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I'm Louie Gong (Nooksack) and I'm the founder of Eighth Generation. I'm a self-taught artist who was raised by my grandparents in the Nooksack tribal community in northwest Washington. I got my start by painting cultural art on shoes, but realized that creating one-of-a-kind pieces did not provide a sustainable pathway to success, so I began applying my artwork to accessibly-priced products. My unique style merges traditional Coast Salish art with influences from my mixed heritage and urban environment to create work that resonates widely across communities and cultures.
David Robert Boxley (Tsimshian) comes from the village of Metlakatla, Alaska, growing up there and in Kingston, Washington. He first began to learn how to carve from his father, renowned Tsimshian artist and culture bearer, David A. Boxley, at the age of six. He has since studied under Master Haida carver, Robert Davidson, and, after moving away for a period of time, has returned to live in his village to help in the efforts to save his people's language. He is now the Co-chair of The Haayk Foundation, which works to preserve and revitalize Tsimshian language, history, and traditions.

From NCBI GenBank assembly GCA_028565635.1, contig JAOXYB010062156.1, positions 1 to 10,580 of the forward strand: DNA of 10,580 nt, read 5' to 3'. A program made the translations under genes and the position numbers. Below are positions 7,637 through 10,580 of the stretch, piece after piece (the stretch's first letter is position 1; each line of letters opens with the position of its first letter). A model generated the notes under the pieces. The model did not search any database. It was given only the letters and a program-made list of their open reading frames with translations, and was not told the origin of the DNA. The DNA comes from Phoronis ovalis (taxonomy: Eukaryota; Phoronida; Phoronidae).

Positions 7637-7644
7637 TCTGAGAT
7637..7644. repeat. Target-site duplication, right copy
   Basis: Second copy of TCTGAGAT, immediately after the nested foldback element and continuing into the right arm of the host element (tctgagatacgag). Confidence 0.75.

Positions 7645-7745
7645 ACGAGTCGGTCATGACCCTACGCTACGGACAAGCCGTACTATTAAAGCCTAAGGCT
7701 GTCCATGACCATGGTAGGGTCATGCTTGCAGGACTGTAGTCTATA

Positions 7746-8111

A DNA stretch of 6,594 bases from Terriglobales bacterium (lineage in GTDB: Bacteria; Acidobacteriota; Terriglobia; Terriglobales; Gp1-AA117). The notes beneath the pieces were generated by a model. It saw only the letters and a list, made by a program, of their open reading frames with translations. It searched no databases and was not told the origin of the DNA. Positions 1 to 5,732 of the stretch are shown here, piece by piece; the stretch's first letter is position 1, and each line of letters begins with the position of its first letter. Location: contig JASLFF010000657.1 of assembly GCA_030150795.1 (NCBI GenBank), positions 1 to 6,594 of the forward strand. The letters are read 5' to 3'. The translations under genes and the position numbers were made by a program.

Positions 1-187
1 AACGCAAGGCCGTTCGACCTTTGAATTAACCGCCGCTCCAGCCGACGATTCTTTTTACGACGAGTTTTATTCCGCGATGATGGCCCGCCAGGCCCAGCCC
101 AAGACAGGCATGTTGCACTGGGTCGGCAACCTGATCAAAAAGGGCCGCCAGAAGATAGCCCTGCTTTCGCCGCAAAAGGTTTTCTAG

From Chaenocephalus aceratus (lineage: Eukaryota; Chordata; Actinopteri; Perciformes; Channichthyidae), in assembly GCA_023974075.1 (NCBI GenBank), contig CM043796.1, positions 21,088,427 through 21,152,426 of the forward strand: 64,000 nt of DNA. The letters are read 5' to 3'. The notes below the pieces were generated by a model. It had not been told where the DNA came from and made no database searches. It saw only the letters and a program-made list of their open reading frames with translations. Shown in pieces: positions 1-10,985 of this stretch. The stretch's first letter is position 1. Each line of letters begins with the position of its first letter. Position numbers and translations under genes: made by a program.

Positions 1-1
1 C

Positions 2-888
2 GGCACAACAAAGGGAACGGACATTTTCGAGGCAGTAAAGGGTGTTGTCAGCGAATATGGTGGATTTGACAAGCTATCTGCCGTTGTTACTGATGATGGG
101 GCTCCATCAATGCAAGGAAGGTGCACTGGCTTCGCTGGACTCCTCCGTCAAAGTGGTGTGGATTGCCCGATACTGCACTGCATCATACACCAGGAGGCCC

Boozhoo (Hello)! My name is Sarah Agaton Howes, and I am an Anishinaabe-Ojibwe artist, teacher, and community organizer from the Fond du Lac Reservation in Minnesota. Widely known for my handmade regalia and moccasins featuring Ojibwe floral designs, I own and operate my own business, Heart Berry, to share contemporary Ojibwe art. I work to build a strong community by teaching about our cultural art, such as moccasins and beadwork, and creating tools like books and tutorials for Makers.
My name is Michelle Lowden, and I am an Acoma Pueblo artist living and working in Pueblo of Acoma (known in my Keres language as Aa’ku) in New Mexico. I draw my inspiration from my family's history of illustrious potters to create the beautiful hand-painted Pueblo jewelry I am known for. The owner and operator of Milo Creations, you can see how my careful eye and attention to detail show in the intricate line work and Southwest geometric designs of my work. Fun fact: I became Eighth Generation's first Inspired Natives™ Project Collaborator in 2014!
My name is John Isaiah Pepion, and I am a Plains Indian graphic artist from the Piikani Band of the Blackfoot Confederacy. I'm based out of the Blackfeet reservation in north-central Montana, where the Rocky Mountains meet the plains. I am best known for my ledger art, which is an art tradition that developed in Plains tribes: as the buffalo hide we traditionally used for painting became scarce, Plains people were forced to adapt by making artwork on ledger paper from accounting books. I come from a family of artists, and ledger art has been in my family for hundreds of years.